Sexuality and spirituality seem to be the one thing that has a common link in all major religions. I find it significant that the exoteric religions of the world have always treated it with suspicion and even taboos, while the esoteric religions - as depicted in your Hindu sculpture above - have sought to increase and harness sexual tension as a springboard to mystical experience. Its like the fuel in some inner steam boiler to be stoked to a heat and then put to use for transcendent experience.


  11. Lisabet,

    As Jenna and Kathleen have already observed: this week should be interesting.

    It's a shame religions have such a downer on sex. Here in the UK church attendances are at an all time low. Imagine how popular a Sunday morning service could be? ;-)



  12. Great post, Lisabet, and very timely, at least for me. Like a Sacred Desire was just released by Circlet Press, and I have a story in it.

    I'm not a religious person, but I can say that there have been times, in the throes of passion, during sex, that I've felt close to the divine. Those are probably the ONLY times I have. Certainly not in the middle of a religious service.

    I'm sure this topic will bring out a few crazies. If nothing else, it will be entertaining to see what they have to say.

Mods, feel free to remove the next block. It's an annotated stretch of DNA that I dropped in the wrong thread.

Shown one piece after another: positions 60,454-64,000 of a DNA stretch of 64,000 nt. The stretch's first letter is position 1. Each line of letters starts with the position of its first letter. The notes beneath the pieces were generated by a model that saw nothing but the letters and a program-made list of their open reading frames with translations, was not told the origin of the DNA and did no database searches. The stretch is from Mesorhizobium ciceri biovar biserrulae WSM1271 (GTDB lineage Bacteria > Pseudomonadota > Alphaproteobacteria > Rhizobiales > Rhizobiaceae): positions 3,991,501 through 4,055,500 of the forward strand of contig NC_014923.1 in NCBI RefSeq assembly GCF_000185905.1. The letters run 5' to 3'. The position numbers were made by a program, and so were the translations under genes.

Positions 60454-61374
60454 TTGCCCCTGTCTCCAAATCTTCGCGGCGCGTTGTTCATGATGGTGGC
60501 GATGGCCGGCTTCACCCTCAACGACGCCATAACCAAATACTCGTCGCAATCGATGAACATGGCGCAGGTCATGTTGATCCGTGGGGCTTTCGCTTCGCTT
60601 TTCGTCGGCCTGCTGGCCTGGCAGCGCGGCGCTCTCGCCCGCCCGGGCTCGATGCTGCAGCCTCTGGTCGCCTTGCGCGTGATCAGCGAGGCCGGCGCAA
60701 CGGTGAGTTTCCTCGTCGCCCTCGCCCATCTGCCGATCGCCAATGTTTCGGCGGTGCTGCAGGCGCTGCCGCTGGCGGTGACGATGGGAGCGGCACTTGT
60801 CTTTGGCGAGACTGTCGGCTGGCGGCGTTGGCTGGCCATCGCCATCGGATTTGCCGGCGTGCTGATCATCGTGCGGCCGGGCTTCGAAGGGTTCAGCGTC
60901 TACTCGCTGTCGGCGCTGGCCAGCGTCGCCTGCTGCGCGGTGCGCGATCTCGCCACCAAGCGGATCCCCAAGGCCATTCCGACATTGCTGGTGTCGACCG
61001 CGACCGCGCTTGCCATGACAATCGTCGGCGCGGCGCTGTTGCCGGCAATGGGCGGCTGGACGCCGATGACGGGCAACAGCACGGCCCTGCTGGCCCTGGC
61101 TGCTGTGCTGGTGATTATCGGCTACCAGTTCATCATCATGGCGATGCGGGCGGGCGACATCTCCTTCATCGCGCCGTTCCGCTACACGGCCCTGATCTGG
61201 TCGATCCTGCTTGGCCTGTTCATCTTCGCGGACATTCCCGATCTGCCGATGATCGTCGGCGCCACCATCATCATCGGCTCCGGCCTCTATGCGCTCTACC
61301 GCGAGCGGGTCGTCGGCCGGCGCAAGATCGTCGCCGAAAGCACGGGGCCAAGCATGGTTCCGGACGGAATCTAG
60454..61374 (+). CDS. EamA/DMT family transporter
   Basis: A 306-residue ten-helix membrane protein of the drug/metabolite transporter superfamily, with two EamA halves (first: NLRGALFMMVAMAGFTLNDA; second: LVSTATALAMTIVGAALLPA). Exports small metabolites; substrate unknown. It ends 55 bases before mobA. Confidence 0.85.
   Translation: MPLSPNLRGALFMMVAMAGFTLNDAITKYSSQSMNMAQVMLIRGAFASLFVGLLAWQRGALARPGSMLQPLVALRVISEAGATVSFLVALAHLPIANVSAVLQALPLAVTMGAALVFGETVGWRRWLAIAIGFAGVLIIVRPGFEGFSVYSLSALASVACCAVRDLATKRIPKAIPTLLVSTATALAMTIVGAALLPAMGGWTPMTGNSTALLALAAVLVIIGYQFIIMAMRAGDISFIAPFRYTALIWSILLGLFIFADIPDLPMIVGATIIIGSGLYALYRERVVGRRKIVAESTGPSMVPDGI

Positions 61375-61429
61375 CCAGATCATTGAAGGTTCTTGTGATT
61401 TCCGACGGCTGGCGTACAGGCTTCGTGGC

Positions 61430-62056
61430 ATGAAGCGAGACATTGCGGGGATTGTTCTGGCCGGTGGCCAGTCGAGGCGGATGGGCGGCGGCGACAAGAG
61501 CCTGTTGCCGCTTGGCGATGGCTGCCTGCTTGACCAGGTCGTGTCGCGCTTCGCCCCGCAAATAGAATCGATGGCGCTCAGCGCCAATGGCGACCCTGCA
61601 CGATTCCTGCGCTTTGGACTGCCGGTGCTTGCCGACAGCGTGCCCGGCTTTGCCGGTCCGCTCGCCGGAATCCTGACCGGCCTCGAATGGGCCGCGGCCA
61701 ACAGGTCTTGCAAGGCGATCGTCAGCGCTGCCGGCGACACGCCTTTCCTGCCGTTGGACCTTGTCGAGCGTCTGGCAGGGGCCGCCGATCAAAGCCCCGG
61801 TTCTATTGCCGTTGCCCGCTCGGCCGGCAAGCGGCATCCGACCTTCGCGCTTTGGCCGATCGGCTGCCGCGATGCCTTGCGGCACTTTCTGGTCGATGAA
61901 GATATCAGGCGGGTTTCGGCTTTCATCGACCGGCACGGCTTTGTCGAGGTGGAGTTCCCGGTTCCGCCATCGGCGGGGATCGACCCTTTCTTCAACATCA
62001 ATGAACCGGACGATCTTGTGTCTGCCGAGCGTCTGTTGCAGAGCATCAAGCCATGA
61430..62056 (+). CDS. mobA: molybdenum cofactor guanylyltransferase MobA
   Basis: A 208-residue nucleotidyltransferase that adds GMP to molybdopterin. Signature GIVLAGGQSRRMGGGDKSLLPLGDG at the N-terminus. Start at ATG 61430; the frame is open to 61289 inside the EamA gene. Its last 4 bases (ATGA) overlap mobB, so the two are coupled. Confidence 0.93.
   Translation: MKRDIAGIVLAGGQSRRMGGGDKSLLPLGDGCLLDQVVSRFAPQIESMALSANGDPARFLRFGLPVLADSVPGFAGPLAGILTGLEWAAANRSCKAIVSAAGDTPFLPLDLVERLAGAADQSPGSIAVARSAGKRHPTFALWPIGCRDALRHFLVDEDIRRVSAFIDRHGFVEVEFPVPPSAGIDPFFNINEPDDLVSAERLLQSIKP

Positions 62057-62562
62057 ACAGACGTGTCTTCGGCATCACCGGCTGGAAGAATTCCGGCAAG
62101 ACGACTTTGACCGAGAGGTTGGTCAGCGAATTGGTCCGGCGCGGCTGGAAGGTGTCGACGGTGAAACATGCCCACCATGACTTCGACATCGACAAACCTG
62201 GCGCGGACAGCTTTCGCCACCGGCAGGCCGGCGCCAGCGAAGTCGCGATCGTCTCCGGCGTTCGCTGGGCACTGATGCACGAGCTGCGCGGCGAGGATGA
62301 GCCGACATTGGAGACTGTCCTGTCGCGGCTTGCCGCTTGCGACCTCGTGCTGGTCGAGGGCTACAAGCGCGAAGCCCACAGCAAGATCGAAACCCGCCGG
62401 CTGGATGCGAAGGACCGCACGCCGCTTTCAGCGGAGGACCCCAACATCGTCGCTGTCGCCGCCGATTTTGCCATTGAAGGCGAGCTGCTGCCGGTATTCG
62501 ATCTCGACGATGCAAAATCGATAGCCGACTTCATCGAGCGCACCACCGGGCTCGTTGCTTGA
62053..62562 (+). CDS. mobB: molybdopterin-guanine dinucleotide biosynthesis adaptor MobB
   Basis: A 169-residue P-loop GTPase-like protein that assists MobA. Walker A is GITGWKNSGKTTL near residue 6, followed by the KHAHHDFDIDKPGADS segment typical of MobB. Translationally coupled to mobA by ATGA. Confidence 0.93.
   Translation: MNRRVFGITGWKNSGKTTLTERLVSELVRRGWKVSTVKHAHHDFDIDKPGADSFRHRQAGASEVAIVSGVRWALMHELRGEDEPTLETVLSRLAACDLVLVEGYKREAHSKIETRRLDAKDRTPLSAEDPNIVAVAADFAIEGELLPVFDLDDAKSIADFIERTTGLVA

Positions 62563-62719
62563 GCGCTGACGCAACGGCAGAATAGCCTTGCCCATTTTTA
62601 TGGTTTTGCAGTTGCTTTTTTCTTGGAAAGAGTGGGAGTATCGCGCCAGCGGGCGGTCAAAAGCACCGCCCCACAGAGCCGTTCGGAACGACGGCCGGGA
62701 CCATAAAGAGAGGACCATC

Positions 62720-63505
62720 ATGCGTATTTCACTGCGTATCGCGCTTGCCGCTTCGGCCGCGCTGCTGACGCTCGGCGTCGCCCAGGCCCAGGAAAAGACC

13. Thank you, everyone, for your comments. And no rants, either!

    Jenna - great quote! Maybe I'll borrow it!

    Jean - Thank you for your kind words about Sacred Exchange. I've been thinking about maybe resurrecting it (no pun intended) and offering it to Alessia as a Coming Together book. If anyone has an idea for an appropriate charity, let me know. I'd like to support a group that fosters openness about sex including fetish sex.

    Jannine - Greetings and welcome to the Grip. I think there's a wealth of emotion in Catholicism that is perhaps missing in more recent Christian offshoots. I wrote "Communion" after visiting the medieval abbey of Thoronet, in Provence. I had such a strong sense, in those empty stone vaults, of the devotion experienced by the monks (not nuns, actually) who had lived their lives there.

    Garce - Trust you to come up with the exact distinction I was looking for - exoteric versus esoteric. I'm looking forward to your take on the topic!

    Ash - Yes, maybe we need to put the passion back into religion!